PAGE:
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October 6, 2013

Dave Pottinger on Cavamania post-mortem

Dave Pottinger, founder and CEO of BonusXP has posted his Cavemania post-mortem blog on Gamasutra. Post-mortems are always very interesting reading and Cavemania’s is no exception. In the post we learn about how Cavemania started off as an RPG game as opposed to the “match 3” game we see in the finished product. The blog also talks about various highs and lows during the development and describes the studios design methodology.

Starting from the beginning just how did BonusXP end up with a match-3 Age of Empires esque strategy game? The project first started off and an RPG which was worked on by one full-time programmer.

The RPG got prototyped in a week with some cutting-edge programmer art. It quickly morphed into a crafting-based RPG within a few days. The game’s codename, Combo, even comes from that crafting focus. The week after, some Zelda-elements crept in. We were solving puzzles and doing mini-dungeon raids.

However the problem with RPG games is that they are quite ambitious and would need alot of development and resource to make. With BonusXP being a relatively small studio <15 people the RPG project was simply too big for them to execute at the high standards they were looking for with the staff numbers they had. Taking stock of things, BonusXP re-assessed and decided to pursue a tile based game which ended up being taking a “match 3” approach.

To this day, no one remembers (or is willing to take credit for?) the suggestion of making a Match-3 game with Combo. Who in their right mind would suggest that anyway? Can you think of a more crowded, bloodthirsty genre to enter?

Nevertheless, it was an easy game to prototype. We batted around some ideas for making it unique. We had all this code lying around that dealt with combat and moving guys around. Why not use that? The next day, we had characters on the board fighting in and around the Match-3 items.

It is quite amazing how ideas change so quickly during game development! The result of course was an excellent game that currently boasts a  4.5 / 5 rating on iTunes and the Play Store. So how did things go during the development? What were the highs and lows? Mr Pottinger provides us with the insight.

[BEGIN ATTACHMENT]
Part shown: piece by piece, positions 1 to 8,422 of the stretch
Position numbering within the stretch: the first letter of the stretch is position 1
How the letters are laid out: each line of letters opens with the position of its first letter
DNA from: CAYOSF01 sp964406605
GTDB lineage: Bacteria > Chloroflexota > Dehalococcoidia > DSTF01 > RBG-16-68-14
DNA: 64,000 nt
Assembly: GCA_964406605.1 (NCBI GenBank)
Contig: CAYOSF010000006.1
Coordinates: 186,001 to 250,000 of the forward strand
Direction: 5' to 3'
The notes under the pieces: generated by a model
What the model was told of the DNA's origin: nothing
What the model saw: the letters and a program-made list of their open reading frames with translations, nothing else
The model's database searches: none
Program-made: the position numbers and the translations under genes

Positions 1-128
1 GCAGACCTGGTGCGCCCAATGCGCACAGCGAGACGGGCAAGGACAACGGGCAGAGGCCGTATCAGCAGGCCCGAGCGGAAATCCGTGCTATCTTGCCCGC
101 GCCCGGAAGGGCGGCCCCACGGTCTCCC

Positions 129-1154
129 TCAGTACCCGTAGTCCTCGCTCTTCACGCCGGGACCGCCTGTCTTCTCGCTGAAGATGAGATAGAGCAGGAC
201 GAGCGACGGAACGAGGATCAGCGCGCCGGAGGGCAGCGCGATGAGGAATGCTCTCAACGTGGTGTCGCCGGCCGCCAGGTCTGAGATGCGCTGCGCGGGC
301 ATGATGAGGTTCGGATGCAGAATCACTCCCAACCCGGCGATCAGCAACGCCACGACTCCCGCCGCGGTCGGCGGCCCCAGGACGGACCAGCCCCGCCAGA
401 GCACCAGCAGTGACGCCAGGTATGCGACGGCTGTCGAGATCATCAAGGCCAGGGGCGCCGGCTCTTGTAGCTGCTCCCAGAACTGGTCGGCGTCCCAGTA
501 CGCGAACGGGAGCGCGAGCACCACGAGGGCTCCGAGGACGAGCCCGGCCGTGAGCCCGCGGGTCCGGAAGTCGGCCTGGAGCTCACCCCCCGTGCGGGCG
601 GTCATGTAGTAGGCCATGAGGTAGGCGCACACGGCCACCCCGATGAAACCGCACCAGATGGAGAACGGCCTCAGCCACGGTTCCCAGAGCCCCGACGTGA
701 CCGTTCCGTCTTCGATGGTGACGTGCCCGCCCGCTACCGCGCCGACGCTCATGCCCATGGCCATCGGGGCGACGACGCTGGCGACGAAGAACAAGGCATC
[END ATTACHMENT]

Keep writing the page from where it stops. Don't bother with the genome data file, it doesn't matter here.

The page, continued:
Win – Unified Senior Team

One of the benefits of having a smaller studio is that you don’t have to worry too much about corporate structure. At BonusXP everyone on the team gets design credit which means that everyone is involved in the design process. There are no leads at BonusXP which are usually found in larger studios which means there is no single person taking an over-riding decision on the way forward for the game.

Everyone is involved in decisions from hiring to the games we make. We don’t mandate crunch. We sync as a team twice a week and otherwise coordinate over email, chat, or our online task board. Everyone gets design credit. We don’t have leads. Everyone works from home on Fridays.

As it happens until their most recent hire the entire team at BonusXP was formed of Ex-Ensemble Studios staff, or ex Bonfire/Zynga Dallas staff. It must certainly help a new studio to get off the ground with previous friends and work colleagues.

Win – Iterative Development

At BonusXP each game goes through a new build every day. This means the project continues to grow day by day with visible changes being made available to the whole team. It seems the development process for Cavemania went very well. Dave points out that the team never got stuck on “grungy week long tasks”. This enabled the team to flourish and keep engaged. The studio also had development help from their publisher Yodo1 and had access to their team of alpha testers made up of friends and other trusted people. Throughout the development the team took the approach of trying to create workable concepts for ideas to see how effective each one turned out to be before spending a ton of time on something which in the end wouldn’t end up in he final product.

We encourage breadth-wise development. We’d rather see a shallow version of a complete feature before we invest a ton of time. Yes, this can sometimes take longer. But, that’s okay because we’re more unified along the way. We’ll always make that tradeoff. We pair that indulgence with a ruthless focus on re-scoping. If we can avoid doing something we don’t really need, we can redirect that time onto polishing something we already have.